</beans>
        invoker-servlet.xml
        Code:
        <?xml version="1.0" encoding="UTF-8"?>
        
        <beans xmlns="http://www.springframework.org/schema/beans"
        	   xmlns:xsi="http://www.w3.org/2001/XMLSchema-instance"
        	   xsi:schemaLocation="http://www.springframework.org/schema/beans http://www.springframework.org/schema/beans/spring-beans-2.0.xsd">
               
        	<bean name="/timeService" class="org.springframework.remoting.httpinvoker.HttpInvokerServiceExporter">
                <property name="service">
                    <ref bean="timeService"/>
                </property>
                <property name="serviceInterface">
                    <value>com.test.TimeService</value>
                </property>
            </bean>
            
        </beans>
        web.xml
        Code:
        <?xml version="1.0" encoding="UTF-8"?>
        <!DOCTYPE web-app PUBLIC
        	"-//Sun Microsystems, Inc.//DTD Web Application 2.3//EN"
        	"http://java.sun.com/dtd/web-app_2_3.dtd">
        
        <web-app>
        	<display-name>Time Service</display-name>
        	<description>Time Service</description>
        
        	<listener>
        		<listener-class>
        			org.springframework.web.context.ContextLoaderListener
        		</listener-class>
        	</listener>
        
        	<servlet>
        		<servlet-name>invoker</servlet-name>
        		<servlet-class>
        			org.springframework.web.servlet.DispatcherServlet
        		</servlet-class>
        		<load-on-startup>1</load-on-startup>
        	</servlet>
        
        	<servlet-mapping>
        		<servlet-name>invoker</servlet-name>
        		<url-pattern>/invoker/*</url-pattern>
        	</servlet-mapping>
        
        </web-app>
        So, it looks like your client class and the service interface and impl classes are in the same package . . . could you zip up your example so I could take a look? My situation is that my client class and service interface/impl classes are in different packages. So, my client class is going to need to add the dependency(import), however that may be difficult the way I have my project structured, because currently the client code is in the main project and the service/dao code is in a subproject, which is not formatted like a web app. It should be doable, though, if I mimic the web app dir structure.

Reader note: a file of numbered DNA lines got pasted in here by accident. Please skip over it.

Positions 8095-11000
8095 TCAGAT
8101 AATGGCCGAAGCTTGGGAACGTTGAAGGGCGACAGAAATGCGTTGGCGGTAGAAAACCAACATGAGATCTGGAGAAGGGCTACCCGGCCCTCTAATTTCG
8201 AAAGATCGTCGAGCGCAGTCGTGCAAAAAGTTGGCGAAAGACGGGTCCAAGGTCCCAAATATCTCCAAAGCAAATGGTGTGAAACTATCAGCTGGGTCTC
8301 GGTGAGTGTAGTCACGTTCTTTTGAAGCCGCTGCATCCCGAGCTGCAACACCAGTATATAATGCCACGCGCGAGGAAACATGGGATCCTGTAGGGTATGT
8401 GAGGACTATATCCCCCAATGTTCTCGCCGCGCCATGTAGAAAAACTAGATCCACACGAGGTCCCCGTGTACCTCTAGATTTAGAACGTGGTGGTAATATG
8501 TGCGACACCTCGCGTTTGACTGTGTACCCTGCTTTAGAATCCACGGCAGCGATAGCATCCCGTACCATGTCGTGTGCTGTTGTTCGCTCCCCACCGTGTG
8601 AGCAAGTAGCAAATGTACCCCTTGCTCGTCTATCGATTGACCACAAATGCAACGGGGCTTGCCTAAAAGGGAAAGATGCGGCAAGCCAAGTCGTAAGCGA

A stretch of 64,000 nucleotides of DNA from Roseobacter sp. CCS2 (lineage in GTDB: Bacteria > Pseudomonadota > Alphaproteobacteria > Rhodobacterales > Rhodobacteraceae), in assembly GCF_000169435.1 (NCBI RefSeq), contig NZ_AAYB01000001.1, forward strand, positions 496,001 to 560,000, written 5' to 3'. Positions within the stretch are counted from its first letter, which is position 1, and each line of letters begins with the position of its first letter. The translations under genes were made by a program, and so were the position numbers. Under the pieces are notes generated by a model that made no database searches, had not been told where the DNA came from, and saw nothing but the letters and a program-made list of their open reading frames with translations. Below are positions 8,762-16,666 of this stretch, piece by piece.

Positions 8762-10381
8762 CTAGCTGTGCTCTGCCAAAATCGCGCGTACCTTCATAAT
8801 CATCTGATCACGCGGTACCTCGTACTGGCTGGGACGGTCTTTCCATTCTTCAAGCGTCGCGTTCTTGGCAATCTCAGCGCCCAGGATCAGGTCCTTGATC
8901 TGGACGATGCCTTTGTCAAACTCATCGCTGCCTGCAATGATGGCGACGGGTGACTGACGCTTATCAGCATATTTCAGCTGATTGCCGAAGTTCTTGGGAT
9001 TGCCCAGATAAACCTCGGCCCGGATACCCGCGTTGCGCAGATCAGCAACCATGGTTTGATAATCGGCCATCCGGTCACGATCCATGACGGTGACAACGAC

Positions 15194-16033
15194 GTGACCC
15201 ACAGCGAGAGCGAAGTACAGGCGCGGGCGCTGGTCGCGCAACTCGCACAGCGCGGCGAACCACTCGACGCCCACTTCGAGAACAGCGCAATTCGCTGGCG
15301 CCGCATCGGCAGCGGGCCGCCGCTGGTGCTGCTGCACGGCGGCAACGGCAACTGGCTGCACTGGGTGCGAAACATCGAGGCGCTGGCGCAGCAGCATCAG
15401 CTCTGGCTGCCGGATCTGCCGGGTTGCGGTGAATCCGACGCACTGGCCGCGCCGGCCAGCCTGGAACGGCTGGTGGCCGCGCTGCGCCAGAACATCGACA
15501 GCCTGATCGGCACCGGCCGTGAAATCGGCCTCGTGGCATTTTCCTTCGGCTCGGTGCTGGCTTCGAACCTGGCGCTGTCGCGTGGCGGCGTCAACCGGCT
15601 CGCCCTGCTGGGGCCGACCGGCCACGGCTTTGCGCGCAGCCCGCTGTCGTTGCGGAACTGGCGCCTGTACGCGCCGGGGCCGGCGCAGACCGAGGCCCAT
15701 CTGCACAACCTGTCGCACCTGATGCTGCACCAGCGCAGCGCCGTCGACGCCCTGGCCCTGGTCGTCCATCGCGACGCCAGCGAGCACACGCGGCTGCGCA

Comment


        • #34
          Mark,

          I'm still not sure what you are trying to achieve with using an embedded jetty instance over a regular one. I've never used an embedded jetty instance, I just start jetty as a regular servlet container and deploy my applications as war files (although you can, as we discovered earlier, use an exploded dir structure). It just happens that some of my applications don't produce html. They expose services instead (although I have one that does both).

          I have exactly what you want. Multiple rich clients accessing networked datasources (eg database, web services, etc.) via a service layer exposed via HttpInvoker. If i want to change servers I just change the serviceURL. So I still don't see what the embedded instance gains you, and it's causing you a lot of problems. Can't you just use a jetty as a standalone server and deploy your services as normal then access those services from the client?

          Jonny